As challenging as that is, Bellon finds himself filled with gratitude for the career he's carved out in an industry that he loves. He's hopeful that this tough situation is giving he and his colleagues the opportunity to show just how much we are all connected.
"With all the uncertainty and challenges, we all have our chance now to show who we are more than ever," Bellon says. "There are good things, even in an overall bad situation. Realizing that makes you appreciate what you have. That's how you get through it."
Bellon took a moment to share his thoughts on the impact the COVID-19 pandemic is having on the restaurant industry, how he maintains a sense of normalcy in a distinctly abnormal time, and why the advice of Mr. Rogers is as pertinent now as ever.
Like many of the hospitality pros that I have looked up to in this industry, I am wired to provide great face-to-face service for all of our guests. I feel as cooped up as anyone during this quarantine and am eager to get out to the patio to see and serve our guests.
What do you miss most about your job?
The vibe of a busy dining room where friends and families are sharing a good meal and making memories with the people they care about.
What do you miss least?
There can be a sense of complacency in the day-to-day where negative gripes can overshadow the positive experiences that surround us. I feel that we are doing a much better job of fully appreciating the little things now.
What is one thing you make sure you do every day to maintain a sense of normalcy?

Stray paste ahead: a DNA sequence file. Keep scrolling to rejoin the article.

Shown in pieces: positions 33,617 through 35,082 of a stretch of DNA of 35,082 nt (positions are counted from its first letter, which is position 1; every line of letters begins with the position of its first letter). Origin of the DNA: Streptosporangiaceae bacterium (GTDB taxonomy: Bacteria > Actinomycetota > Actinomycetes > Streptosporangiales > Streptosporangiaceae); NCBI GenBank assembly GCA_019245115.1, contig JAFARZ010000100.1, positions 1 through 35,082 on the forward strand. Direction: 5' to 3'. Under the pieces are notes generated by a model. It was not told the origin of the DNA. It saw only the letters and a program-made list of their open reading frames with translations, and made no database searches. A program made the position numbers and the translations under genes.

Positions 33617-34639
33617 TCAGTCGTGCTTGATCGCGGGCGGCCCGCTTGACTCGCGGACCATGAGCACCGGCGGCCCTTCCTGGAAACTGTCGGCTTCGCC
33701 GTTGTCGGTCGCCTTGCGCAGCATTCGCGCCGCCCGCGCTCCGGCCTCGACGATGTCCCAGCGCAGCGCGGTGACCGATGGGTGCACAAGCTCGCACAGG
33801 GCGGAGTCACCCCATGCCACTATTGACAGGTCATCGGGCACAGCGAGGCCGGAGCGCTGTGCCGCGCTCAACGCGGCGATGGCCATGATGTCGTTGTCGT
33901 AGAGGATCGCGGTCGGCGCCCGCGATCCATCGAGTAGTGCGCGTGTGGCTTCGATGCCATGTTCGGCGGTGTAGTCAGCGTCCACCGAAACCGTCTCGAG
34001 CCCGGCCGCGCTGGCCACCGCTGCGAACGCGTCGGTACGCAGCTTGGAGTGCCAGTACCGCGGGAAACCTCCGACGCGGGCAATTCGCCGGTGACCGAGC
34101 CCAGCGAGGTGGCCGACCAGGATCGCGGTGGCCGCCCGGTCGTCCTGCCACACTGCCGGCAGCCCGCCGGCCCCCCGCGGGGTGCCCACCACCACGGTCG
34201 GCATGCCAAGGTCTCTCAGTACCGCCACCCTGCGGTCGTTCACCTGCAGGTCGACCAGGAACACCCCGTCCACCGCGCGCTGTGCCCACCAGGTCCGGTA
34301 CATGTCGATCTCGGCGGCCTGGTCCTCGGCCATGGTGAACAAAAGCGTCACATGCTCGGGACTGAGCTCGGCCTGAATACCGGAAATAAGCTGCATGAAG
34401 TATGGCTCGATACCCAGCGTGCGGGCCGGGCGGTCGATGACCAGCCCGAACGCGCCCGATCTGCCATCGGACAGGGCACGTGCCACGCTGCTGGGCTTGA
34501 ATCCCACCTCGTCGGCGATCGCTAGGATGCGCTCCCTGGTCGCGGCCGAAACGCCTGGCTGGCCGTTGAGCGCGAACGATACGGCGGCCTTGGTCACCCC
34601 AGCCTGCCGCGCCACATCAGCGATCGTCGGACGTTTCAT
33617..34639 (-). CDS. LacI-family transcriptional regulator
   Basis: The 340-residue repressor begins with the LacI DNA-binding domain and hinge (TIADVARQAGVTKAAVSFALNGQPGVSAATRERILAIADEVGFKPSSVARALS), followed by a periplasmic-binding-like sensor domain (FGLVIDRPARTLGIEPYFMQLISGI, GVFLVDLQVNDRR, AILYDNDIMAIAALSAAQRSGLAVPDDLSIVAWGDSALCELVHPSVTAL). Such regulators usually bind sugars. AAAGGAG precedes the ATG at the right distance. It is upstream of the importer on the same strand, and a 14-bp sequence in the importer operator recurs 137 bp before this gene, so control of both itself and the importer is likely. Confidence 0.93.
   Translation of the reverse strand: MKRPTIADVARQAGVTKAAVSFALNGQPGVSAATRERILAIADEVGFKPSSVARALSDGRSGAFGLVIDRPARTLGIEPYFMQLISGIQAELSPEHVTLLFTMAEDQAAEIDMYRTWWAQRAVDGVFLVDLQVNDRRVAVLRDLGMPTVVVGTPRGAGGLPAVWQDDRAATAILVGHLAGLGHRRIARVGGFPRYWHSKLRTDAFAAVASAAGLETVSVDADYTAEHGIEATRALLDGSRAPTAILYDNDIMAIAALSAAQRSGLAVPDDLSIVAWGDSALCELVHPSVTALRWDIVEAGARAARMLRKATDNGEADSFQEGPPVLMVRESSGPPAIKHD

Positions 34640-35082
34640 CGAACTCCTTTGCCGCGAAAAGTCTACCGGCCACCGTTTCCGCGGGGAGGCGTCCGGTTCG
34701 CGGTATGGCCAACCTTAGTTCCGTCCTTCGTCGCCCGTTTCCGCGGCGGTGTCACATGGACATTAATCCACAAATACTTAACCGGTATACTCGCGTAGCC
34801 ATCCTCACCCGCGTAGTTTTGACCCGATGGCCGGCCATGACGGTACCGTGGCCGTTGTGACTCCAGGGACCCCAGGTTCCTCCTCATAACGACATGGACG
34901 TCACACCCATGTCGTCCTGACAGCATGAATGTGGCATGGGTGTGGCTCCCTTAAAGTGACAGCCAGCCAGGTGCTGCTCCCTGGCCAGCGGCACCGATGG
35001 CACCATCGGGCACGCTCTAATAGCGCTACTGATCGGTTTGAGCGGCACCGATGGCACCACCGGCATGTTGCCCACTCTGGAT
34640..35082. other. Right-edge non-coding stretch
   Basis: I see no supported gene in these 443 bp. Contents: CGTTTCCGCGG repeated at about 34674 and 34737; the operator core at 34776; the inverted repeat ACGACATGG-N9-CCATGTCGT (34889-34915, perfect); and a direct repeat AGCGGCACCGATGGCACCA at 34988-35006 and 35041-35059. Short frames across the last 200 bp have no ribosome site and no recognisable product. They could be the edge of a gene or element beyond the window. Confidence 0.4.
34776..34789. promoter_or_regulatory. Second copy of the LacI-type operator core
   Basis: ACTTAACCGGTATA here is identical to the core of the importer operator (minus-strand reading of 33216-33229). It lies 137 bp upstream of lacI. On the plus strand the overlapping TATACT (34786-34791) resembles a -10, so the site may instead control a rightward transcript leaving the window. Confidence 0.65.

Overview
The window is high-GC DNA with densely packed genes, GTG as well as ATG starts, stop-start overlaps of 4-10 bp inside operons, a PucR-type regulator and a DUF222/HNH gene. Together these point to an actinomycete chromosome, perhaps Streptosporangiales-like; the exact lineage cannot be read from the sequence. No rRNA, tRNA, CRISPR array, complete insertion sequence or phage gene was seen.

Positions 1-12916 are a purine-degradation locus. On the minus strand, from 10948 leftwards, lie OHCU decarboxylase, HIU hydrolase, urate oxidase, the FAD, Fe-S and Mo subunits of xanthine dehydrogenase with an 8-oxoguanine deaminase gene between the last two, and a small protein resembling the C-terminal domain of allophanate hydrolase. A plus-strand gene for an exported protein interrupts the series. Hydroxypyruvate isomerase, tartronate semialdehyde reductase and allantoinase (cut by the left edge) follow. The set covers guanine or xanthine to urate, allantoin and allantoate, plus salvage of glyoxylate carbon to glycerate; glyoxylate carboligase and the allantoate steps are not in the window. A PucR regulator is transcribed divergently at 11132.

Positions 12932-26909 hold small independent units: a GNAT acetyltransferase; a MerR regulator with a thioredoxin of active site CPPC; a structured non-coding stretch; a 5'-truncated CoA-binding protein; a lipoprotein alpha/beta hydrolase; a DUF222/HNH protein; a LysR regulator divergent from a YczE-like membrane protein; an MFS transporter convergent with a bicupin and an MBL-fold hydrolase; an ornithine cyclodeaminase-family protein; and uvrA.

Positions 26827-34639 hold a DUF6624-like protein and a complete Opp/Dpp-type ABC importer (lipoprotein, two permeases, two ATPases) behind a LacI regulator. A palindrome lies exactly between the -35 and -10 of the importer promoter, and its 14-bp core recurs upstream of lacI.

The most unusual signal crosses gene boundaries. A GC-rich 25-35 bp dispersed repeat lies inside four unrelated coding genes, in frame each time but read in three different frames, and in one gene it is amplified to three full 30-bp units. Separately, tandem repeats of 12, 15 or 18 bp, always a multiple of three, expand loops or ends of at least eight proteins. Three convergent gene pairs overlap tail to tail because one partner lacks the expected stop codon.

Mise en place and daily prep looks different these days, but the purpose is the same — gathering the tools and items needed to face the shift ahead, no matter what the evening may bring.
What have you been stress-eating/drinking lately?
I’m on a spicy food kick lately and have been expanding my limits on that front with no end in sight. Fried rice has always been a comfort food, so I’m experimenting with different proteins and spice levels.
What are the three things you’ve made sure you don’t want to run out of, other than toilet paper?
Hand sanitizer, a fresh, clean face mask and quality to-go ware.
You have to be quarantined with three people. Who would you pick?
My work family of Gamseng (head chef), Piya (chef) and Andrew (my right hand man!). They have been working with me every day, and there’s no one else I’d rather be with during these times. We push each other to do our best work, take the time to laugh at ourselves and help keep each other sane.
Once COVID-19 is no longer a threat and people feel comfortable going back out and about, what’s the first thing you’ll do?
Restart my weekly routine of doing my laundry at my mom’s and having dinner with her. And of course, giving her the biggest hug of my life!
What do you think the biggest change to the hospitality industry will be once people are allowed to return to normal activity levels?
Well the more things change, the more some things remain the same. As many establishments pivot their models to adjust to this new normal, it also gives everyone a chance to identify and showcase the core values and service that make us all unique and great.
What is one thing that gives you hope during this crisis?
Mr. Rogers gave great advice during times of crisis: Focus on the folks that help us get through it all. During this time, we have been blessed with the opportunity to serve not only local medical workers and firemen, but the amazing members of our St. Louis community who are out there helping any way that they can.